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Natural rights and legal rights differ because one is coded in law and the other is considered universal and morally afforded to all people at birth. Legal rights are also called civil rights and imposed by government bodies to regulate criminal and civil matters. Natural rights and legal rights are commonly integrated when statutes are created; natural rights are protected by law, such as the right to due process so the natural right of liberty is not taken away frivolously.
Moral rights are based on principles of religion, history, and secularism. Divine natural rights are defined by religious beliefs that emanate from God or another supreme being. They are codified in the Bible, Torah, and other religious texts. The Ten Commandments are examples of how some natural rights have been made into law to protect life and liberty. These rights are believed inalienable.
The U.S. Constitution recognizes natural rights based on divine principles. The Declaration of Independence gives citizens the rights to “life, liberty and the pursuit of happiness.” Laws exist that mirror divine law, such as laws against bigamy and incest. These laws of nature basically define right and wrong, and are used internationally to codify legal rights according to custom and culture.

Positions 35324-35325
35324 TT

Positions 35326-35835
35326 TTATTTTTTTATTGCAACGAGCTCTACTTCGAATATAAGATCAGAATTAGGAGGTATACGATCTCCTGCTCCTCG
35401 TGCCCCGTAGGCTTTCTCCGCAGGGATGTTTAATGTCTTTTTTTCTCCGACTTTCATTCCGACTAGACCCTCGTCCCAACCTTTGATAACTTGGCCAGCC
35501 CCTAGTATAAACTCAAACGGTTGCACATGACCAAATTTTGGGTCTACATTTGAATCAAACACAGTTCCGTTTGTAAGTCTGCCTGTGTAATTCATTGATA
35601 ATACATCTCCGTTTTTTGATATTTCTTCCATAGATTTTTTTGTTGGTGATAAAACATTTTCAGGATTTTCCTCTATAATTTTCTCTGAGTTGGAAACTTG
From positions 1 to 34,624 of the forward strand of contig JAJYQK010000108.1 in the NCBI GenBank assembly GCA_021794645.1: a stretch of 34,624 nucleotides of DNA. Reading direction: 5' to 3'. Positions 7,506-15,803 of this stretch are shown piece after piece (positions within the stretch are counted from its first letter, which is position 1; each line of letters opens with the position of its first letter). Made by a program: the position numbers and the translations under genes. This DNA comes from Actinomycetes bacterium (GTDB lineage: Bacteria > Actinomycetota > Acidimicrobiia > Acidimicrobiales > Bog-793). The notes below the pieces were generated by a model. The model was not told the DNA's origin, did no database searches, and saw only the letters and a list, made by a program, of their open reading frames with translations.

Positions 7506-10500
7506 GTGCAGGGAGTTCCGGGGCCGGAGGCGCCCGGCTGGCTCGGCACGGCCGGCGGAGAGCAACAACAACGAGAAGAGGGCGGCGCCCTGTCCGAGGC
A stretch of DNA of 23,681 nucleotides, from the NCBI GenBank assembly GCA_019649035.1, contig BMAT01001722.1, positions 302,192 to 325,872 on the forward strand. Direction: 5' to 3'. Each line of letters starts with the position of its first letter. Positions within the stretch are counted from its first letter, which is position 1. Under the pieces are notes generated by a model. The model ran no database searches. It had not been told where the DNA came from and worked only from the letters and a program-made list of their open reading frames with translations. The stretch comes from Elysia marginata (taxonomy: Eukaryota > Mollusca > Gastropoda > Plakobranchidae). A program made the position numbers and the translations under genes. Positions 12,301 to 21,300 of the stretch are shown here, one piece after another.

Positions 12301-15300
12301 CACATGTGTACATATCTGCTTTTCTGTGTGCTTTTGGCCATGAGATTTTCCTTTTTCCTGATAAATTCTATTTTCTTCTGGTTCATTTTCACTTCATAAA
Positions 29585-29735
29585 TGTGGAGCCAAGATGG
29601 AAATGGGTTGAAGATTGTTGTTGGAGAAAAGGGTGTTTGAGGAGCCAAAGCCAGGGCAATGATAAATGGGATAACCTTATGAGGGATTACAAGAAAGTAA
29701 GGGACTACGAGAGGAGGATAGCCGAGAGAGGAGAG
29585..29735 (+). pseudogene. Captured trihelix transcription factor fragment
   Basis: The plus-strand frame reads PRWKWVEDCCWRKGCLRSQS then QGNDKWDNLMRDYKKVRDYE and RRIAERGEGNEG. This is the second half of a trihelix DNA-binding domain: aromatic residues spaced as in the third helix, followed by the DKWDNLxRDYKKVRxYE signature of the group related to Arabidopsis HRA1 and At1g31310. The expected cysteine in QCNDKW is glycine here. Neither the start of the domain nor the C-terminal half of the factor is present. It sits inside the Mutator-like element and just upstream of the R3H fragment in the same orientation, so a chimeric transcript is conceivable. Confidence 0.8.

Historical natural rights also become legal rights written into law. These laws are consistent with traditions and customs of the region where they are enforced. For example, the U.S. Constitution makes no mention of reasonable doubt as a standard for declaring a person guilty of a crime. The expectation likely evolved from the expectation of a high standard of proof before someone is deprived of the natural right to liberty and freedom.
Secular rights consider moral norms, but apply human intelligence over religious authority. Legal rights protect natural rights through laws enacted to punish those who interfere with a human being’s right of self-preservation. If greed causes one person to deprive another of his or her right to property without due process, secular law might apply.
Judges routinely rely on legal rights to determine the outcome of criminal and civil matters. A judge might use civil law that protects the right of citizens from abuse by government. Private citizens enjoy other legal rights, such as writing a will or signing contracts, according to custom and culture.
Legal rights expanded over time to remove legal distinctions between men and women, giving women the ability to vote and other rights. Homosexuals have also been given limited legal rights through legislation in some areas. In modern times, the natural rights of animals and children have been recognized in some places through the enactment of new laws.